Thousands of booklets sent to parents and children with diabetes
More schools are being urged to make use of free information aimed at improving diabetes care and support for children in the educational setting.
Over 5,000 free booklets about type 1 diabetes and children have been sent out in the last year by the charity, the InDependent Diabetes Trust (IDDT).
‘Diabetes – What Schools Need to Know’ and the ‘Parents Passport for Schools’ booklets were created to help drive up standards of care for pupils with the condition in schools.
In the UK there are about 20,000 children with type 1 diabetes under the age of 15 years. Type 1 diabetes occurs when the body stops producing insulin and is diagnosed as an acute condition requiring a lifetime of treatment with insulin.
Martin Hirst, chief executive of the charity, said: “Providing teachers and school staff with the relevant information about diabetes and the best way to help pupils manage their condition while at school is vital.
Providing teachers and school staff with the relevant information about diabetes
“Many people do not understand the condition and the potential danger if it is not managed properly, which is why we urge all schools to take advantage of our free booklets and send off for them, because the information could really make all the difference to their pupils with type 1 diabetes.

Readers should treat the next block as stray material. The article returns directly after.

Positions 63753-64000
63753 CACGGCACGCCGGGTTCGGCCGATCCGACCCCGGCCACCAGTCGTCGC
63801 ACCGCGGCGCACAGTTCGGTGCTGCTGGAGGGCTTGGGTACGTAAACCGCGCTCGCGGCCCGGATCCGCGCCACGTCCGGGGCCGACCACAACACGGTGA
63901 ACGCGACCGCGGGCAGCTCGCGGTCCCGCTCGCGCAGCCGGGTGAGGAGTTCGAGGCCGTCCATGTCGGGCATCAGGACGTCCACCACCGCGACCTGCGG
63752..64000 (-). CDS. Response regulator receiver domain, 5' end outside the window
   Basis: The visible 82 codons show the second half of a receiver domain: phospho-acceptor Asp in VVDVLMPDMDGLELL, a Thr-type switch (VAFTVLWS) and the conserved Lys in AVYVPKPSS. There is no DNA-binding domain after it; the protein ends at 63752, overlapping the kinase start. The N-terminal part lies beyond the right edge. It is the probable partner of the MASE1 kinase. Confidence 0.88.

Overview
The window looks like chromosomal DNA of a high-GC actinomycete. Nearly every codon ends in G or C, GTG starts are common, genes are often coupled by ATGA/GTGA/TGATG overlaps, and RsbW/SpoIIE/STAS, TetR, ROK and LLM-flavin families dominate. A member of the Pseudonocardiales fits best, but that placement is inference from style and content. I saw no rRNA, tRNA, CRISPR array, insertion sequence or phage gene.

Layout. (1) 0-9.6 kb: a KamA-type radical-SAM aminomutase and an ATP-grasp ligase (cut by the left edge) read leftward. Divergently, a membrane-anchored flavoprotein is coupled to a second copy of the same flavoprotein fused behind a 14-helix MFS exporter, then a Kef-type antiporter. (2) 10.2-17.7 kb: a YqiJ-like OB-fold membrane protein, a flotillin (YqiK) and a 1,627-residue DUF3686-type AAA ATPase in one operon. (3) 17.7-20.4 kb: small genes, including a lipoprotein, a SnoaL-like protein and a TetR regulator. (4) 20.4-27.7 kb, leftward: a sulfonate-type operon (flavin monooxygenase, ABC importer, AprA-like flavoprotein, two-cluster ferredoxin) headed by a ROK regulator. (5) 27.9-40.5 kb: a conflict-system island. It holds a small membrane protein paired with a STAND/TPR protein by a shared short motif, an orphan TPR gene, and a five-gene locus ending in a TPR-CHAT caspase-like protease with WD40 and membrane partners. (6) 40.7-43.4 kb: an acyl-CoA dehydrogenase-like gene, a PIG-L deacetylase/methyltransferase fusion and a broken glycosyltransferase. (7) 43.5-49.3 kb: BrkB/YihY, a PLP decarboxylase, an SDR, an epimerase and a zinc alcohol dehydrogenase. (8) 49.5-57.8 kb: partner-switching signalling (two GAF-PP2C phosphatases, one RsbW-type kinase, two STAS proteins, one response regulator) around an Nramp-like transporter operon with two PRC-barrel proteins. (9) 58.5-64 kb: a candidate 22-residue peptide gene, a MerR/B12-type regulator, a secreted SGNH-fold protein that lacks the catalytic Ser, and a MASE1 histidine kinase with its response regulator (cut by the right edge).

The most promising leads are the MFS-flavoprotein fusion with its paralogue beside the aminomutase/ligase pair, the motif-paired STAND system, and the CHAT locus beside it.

“The booklets look at the practical side of managing diabetes, as well the emotional effect it can have on everyone involved. The aim is to minimise the impact living with the condition can have and help the children enjoy and thrive during their school career.”
‘Diabetes – What Schools Need To Know’ was launched last year and is a resource for teachers and school staff, providing them with general information and tips about managing the condition in the school environment.
It covers key facts, including the difference between Type 1 and Type 2 diabetes, as well as sections on using insulin, diet and carbohydrates, exercise and blood glucose testing. Information on hypoglycaemia, hyperglycaemia, stress and communication are also included.
The Parents Passport for Schools was launched in May 2015 and provides a means by which parents can formally let schools know how to manage their child’s diabetes.
Under the Children and Families Act 2014, schools have legal duty to have a medical conditions policy in place, along with an individual healthcare plan for any child deemed to have a special educational need, which includes children with long-term health conditions, such as asthma or diabetes. The booklets aim to support special educational needs co-coordinators (SENCOs) to meet these legal obligations.
IDDT, an International charity based in Northampton, has over 17,000 members and works across the globe helping families and people with diabetes to manage their condition and live positive, healthy lives.
The charity provides a free, confidential helpline, has published dozens of helpful publications, stages events and lobbies the government on behalf of people with diabetes.
To order free copies of Diabetes – What Schools Need to Know and the Parents Passport for Schools, call 01604 622837 or email firstname.lastname@example.org.
You can download the publication at http://www.iddt.org/wp-content/uploads/2016/05/IDDT-Diabetes-What-Schools-Need-to-Know.pdf.